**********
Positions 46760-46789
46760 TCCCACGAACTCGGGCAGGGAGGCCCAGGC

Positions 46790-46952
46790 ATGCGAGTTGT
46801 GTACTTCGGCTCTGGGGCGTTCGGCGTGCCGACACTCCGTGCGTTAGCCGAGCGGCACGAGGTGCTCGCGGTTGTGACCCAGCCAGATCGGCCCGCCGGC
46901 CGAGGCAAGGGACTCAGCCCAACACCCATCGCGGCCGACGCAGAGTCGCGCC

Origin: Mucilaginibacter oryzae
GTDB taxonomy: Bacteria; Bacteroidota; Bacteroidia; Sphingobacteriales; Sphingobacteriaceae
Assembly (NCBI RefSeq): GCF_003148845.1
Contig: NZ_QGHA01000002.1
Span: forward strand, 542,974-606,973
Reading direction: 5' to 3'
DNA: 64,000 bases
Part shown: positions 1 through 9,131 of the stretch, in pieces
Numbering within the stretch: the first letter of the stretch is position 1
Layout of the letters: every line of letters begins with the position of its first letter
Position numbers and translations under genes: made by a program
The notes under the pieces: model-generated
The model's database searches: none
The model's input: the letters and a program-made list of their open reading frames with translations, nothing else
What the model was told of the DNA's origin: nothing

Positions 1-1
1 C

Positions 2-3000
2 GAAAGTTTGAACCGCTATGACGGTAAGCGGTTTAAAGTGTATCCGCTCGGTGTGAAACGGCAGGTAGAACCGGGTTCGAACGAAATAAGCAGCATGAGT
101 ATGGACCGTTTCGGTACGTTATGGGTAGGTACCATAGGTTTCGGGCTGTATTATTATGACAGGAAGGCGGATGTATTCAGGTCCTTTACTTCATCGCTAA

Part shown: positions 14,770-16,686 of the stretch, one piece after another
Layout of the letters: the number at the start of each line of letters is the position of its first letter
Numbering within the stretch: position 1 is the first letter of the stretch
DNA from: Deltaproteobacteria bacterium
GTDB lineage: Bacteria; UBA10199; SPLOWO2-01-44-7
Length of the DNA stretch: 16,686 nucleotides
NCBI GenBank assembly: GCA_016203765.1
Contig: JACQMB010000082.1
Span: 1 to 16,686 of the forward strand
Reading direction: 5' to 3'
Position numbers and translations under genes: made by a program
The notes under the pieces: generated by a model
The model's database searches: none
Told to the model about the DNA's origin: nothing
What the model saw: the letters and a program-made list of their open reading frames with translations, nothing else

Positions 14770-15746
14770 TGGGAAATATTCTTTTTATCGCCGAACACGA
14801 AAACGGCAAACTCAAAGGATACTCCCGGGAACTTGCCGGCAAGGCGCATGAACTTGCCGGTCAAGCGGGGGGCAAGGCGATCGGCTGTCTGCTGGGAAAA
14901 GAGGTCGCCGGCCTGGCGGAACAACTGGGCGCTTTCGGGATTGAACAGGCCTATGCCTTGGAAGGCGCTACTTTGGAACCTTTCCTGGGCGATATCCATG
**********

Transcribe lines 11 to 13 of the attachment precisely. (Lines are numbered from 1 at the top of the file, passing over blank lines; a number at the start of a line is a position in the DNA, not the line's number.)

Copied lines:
Span: forward strand, 542,974-606,973
Reading direction: 5' to 3'
DNA: 64,000 bases